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On the trailing edge: Brownlee on Rena

Written By: - Date published: 1:41 pm, September 28th, 2012 - 11 comments
Categories: Gerry Brownlee, transport - Tags: , ,

I was reading an article looking at the aftermath of the Rena shipwreck in the Herald. In it I read some ridiculous statements by Gerry Brownlee that seemed (like so much from him) to come from the early part of the last century. It appears that he (and his minons in the M0T) haven’t quite caught up on rapid progress of the digital age in nautical circles.

This was the section of the article that caught my attention.

Balomaga (the captain of the Rena) said he hoped lessons could be learned from the disaster, and agreed New Zealand should have mandatory shipping lanes.

Such lanes have been recommended by the Maritime Union and the Green Party.

But Transport Minister Gerry Brownlee says the lanes are expensive to set up and police.

And Ministry of Transport officials told the Herald the lanes did not necessarily guarantee compliance or prevent accidents involving navigational error.

Italics are mine.

These days all commercial vessels over 300 tonnes entering NZ waters are required to have a AIS (Automatic Identity System) transponder. I have no idea if it is mandated, but it is hard to find commercial vessels without AIS receivers and linkages to their charting systems. Many people watching the Rena disaster cleanup did so watching apps and websites relaying AIS information mostly picked up by amateurs and put on sites like marinetraffic.com. An example of their limited efforts is shown below.


AIS broadcasts using VHF radio the details of vessels, their current position, heading, and speed and a host of other information when available. This means that for commercial vessels and a increasing number of class B private vessels it is quite inexpensive to monitor any vessel from a few aerials mounted in the tops of nearby hills that will cover a radius of up to 40 nautical miles.

But this doesn’t mark the shipping lanes in harbours. This was traditionally done using buoys, beacons, and other hardware. These are known generically as AtoN’s (Aids to Navigation). Setting up and maintaining these was always expensive. Dropping hardware out in the harbours or on convenient exposed coastal land is to put them in some of the roughest environments that humans put any of their hardware. They are also relatively ineffectual in that to be useful you have to tell vessels that might only come into port a few times a year where they are and how to use them.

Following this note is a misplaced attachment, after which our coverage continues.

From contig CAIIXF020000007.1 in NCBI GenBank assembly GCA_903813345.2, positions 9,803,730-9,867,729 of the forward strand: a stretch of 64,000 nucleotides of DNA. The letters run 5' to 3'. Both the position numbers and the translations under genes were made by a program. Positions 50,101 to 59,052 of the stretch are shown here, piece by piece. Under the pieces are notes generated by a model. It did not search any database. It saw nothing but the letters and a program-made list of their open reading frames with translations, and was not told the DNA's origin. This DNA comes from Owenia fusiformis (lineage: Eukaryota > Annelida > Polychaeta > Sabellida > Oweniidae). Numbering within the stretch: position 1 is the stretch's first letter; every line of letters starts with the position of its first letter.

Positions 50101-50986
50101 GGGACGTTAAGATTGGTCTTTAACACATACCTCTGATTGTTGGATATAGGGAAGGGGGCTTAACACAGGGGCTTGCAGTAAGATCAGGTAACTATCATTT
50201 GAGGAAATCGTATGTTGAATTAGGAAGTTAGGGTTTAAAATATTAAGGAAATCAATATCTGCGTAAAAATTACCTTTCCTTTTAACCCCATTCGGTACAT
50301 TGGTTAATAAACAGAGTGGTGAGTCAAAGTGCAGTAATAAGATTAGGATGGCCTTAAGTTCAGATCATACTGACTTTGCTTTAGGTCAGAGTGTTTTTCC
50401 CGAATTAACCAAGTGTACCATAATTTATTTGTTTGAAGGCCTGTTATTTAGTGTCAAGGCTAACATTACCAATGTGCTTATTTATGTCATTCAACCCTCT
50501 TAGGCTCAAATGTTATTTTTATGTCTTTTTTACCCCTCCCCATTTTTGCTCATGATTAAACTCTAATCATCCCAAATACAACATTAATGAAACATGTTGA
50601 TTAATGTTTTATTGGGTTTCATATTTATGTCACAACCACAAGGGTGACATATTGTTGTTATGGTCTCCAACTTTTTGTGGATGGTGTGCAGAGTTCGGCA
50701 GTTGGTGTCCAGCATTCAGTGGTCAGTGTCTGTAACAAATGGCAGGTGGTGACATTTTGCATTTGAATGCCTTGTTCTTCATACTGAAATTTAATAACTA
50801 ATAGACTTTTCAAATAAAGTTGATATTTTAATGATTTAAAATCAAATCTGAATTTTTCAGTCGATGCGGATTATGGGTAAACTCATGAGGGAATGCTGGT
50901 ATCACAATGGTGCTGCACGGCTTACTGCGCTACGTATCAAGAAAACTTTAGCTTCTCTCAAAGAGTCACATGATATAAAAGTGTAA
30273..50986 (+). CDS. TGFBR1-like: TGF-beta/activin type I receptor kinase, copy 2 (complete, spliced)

However these days there are AIS AtoN’s. These are either on actual AtoN’s like buoys with all of the problems of harbour hardware, or they can be virtual or synthetic. In the latter case they just need aerials like those mounted on the top of Mt Victoria and Rangitoto in Auckland Harbour and a device to transmit the locations of the virtual locations in the harbour. They can mark shipping lanes as easily as they currently mark hazards.

These have been in use around various parts of the world – just look at google. In fact I’m sure that some of the AIS AtoN’s in the chart above are virtual – I wasn’t aware of an aerial or AIS beacon at the top of Little Barrier for instance.

None of this is particularly expensive to set up as the aerials are already in place, the AIS message protocols already handle what is required, and most if not all commercial vessels already have the required AIS transponders, VHF hardware, and most will have modern AIS receivers that can plot the AtoN’s marking shipping channels.

Now the last part – policing. Now you have to admire this following statement in the Herald article which is a quite carefully worded misdirection that the Herald reporter, Jamie Morton, was a complete sucker for accepting at face value and printing. He should be required to watch a series of Sir Humphrey making the same self-serving and essentially meaningless types of statements in Yes Minister.

..Ministry of Transport officials told the Herald the lanes did not necessarily guarantee compliance or prevent accidents involving navigational error.

I merely contemplated what this approach to lanes would mean for traffic on the motorway. Having lanes there also does not “..guarantee compliance or prevent accidents involving navigational error”. In fact there is no traffic lane system in the world that even attempts to do either of those things. It is a bit of nonsense. What traffic lanes are intended to do is to provide a guide to the people using them and to provide a definition on when people are transgressing the rules and are therefore liable to be punished. It is not the lanes that enforce compliance by sticking up spikes. Nor do they even attempt to prevent accidents. What causes lanes of traffic to be observed and which therefore reduce accidents is the expectation of policing of transgressions.

As some readers of these pages are aware I am a programmer. These days I spend some of my time using or programming AIS RMC and VDM messages so I know what information that they carry and how the locations are generated from GPS. And unlike cars all commercial vessels carry an transponder that broadcasts their position that can be picked up from well out to sea.